Chocolito Gonzalez had a very short workout in the ring and then gave the media a few minutes of standard answers through an interpreter – he fights for his country Nicaragua, representing God, and to make his people proud – started boxing at twelve – met Alexis Arguello when he was fifteen – this is his first trip ever to NYC – challenger Viloria has never seen a fighter like him. The Teiken rep seemed in a hurry to take Chocalito to an appointment and then to a private workout. Chocalito seemed a little tired and overwhelmed by all the attention.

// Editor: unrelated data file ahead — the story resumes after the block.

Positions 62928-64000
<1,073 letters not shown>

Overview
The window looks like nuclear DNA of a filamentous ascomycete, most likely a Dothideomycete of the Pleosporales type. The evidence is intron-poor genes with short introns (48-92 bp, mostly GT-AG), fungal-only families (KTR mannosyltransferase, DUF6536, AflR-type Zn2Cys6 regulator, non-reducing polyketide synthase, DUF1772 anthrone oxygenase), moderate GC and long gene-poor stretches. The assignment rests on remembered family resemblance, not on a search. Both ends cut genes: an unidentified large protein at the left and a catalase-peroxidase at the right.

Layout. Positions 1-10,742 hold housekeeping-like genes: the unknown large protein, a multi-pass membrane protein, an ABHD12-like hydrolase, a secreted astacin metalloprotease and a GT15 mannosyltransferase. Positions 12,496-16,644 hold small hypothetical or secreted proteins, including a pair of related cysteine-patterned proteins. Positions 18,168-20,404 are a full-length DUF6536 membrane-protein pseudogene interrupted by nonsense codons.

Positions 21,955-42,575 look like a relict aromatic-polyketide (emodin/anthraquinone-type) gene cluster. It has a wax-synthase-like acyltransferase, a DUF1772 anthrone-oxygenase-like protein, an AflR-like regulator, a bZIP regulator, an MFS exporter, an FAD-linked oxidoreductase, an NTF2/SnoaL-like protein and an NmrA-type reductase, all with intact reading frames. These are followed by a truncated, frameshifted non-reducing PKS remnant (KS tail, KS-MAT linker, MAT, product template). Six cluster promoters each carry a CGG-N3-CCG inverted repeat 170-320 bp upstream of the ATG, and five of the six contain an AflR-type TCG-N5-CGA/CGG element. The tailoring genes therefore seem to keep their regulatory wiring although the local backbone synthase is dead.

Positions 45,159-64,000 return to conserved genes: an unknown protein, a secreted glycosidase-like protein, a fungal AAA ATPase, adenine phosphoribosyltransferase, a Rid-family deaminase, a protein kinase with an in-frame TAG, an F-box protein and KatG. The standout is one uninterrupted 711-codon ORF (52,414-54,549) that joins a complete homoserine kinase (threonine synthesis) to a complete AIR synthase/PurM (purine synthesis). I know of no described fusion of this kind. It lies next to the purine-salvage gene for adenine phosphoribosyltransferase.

Bernard Hopkins held court for the media and did a lot of talking. Mitch Abramson of the New York Daily News told me he asked Hopkins two tough questions – and then paid the price. Hopkins does not like tough questions, he likes to say what he wants to say, to pus his agenda. Abramson, one of the top boxing scribes on the scene, asked Hopkins if the rumors were true about him facing Arthur Abraham – Hopkins dodged that one – then Abramson also summoned the courage to ask Hopkins about if he feels similarly like some in the media who believe Golovkin is on his way to all time middleweight greatness. The response was not a cheap shot or veiled disrespect at GGG but an extended monologue basically telling Abramson he’s a fool to ask such a silly question. All the while with his hand on Abramson’s forearm. That’s one thing I’ve noticed about Hopkins in recent years – he is as cagey and clever outside the ring as he is in it – no reporter will ever corner Hopkins and unleash a combination of tough questions that can momentarily knock him off balance or leave him at a loss of words – it’s just impossible – and even if they do try, Hopkins will evade the potential danger and instantaneously turn the tables and punish his antagonist with his own verbal genius.